Meme, Myself, and I

Why do we decide to share something? How does an image with a few words go viral? In Quartz, Christopher Mims looks at the science of memes. We know some things. Memes tend to do well if they travel in packs and grow gradually. But we don’t know others. For example, “no one has yet to rigorously demonstrate, in advance, why any particular type of content goes viral. This sort of prognostication remains an art rather than a science.”

+ The one thing we share more than memes is the latest news about ourselves. And as The Atlantic’s Frank Rose explained in this 2012 piece, there could be some evolutionary advantages of talking about oneself. If that’s true, I’m pretty sure some of my Facebook friends would be living in the future.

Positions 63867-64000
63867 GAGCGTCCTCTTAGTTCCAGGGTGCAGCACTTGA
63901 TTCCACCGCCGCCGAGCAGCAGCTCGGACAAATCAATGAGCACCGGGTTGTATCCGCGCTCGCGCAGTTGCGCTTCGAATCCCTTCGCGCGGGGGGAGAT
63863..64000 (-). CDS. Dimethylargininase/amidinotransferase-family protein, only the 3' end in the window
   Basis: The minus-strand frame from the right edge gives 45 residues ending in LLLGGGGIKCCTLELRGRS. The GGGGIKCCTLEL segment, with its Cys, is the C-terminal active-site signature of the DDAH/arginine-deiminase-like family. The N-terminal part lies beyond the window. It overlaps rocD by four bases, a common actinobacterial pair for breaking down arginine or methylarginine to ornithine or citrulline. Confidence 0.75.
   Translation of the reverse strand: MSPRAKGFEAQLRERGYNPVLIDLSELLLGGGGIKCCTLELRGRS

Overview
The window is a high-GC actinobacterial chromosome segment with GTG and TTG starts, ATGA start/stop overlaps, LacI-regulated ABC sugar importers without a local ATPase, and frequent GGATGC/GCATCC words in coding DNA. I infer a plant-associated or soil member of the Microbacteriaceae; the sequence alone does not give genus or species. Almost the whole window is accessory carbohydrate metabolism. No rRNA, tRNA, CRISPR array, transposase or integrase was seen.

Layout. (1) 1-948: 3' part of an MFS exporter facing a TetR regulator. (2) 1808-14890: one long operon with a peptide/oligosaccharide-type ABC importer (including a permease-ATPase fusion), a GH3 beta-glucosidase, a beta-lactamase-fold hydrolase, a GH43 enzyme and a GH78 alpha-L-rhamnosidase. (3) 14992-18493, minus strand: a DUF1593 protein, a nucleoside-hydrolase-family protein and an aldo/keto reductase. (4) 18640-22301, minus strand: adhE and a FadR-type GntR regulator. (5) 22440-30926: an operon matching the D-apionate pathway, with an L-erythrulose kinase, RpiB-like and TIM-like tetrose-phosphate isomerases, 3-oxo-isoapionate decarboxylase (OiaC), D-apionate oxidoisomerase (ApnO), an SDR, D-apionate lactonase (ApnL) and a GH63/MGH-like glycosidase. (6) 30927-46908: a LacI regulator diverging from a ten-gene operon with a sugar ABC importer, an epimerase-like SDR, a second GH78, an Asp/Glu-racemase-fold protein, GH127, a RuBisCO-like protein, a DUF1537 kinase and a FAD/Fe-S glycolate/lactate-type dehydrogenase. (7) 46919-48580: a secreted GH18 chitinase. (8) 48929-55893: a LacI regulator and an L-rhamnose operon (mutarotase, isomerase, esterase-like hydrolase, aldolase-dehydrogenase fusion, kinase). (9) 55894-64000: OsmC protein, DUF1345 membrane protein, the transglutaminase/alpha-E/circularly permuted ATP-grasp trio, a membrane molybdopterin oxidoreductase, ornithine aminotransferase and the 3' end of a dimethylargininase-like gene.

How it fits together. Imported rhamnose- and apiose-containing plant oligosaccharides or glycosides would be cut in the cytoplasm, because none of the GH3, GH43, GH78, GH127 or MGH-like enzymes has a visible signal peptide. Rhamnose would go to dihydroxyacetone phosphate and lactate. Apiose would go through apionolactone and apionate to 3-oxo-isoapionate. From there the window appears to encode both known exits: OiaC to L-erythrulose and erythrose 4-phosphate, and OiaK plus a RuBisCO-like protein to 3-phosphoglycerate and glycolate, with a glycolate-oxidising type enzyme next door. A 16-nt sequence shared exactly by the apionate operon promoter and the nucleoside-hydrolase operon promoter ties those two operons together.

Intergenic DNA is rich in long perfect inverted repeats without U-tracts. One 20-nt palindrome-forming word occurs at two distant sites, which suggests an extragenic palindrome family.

+ And if you missed this article last week, it’s worth a read (partially because the news we share on the Internet might just surprise you on the upside): The 15 most shared news stories on Monday and why they went viral.

+ Here’s a simple way to share something that will make you feel more evolved, increase your popularity among friends and followers, and make me have a pretty good weekend. Take a couple seconds and spread the word about NextDraft on Facebook or on

This blurb is from the June 28, 2013 edition of NextDraft

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